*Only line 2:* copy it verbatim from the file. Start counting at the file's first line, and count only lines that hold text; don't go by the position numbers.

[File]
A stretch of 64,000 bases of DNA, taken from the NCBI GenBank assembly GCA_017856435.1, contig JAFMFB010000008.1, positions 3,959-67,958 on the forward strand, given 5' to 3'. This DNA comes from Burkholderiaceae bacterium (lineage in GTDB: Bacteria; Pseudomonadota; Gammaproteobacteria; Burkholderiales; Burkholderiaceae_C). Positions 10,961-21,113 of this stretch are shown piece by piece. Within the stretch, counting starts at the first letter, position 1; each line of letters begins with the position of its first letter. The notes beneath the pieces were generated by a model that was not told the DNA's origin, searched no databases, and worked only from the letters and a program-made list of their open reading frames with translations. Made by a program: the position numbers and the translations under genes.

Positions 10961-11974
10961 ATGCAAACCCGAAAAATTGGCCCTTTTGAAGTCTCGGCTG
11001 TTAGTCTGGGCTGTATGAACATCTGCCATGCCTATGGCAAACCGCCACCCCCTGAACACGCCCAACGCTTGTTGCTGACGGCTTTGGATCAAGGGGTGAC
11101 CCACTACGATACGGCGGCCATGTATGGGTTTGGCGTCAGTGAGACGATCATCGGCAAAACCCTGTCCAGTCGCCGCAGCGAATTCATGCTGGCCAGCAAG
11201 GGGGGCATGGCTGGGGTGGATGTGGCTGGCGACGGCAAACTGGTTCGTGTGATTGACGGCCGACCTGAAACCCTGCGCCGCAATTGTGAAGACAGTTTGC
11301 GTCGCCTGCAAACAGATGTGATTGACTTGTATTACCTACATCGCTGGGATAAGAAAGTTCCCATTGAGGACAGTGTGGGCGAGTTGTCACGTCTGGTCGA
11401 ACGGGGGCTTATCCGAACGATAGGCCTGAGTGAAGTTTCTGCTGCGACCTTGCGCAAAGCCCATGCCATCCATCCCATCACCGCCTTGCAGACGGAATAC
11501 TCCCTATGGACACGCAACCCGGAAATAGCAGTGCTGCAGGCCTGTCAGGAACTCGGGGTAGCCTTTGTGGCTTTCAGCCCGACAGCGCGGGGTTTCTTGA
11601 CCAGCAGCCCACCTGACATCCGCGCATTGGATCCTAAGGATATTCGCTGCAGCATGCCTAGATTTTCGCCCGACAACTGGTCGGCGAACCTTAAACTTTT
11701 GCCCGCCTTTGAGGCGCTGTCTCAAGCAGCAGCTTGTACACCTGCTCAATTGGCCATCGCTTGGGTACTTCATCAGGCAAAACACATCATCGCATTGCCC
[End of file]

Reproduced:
Positions 10961-11974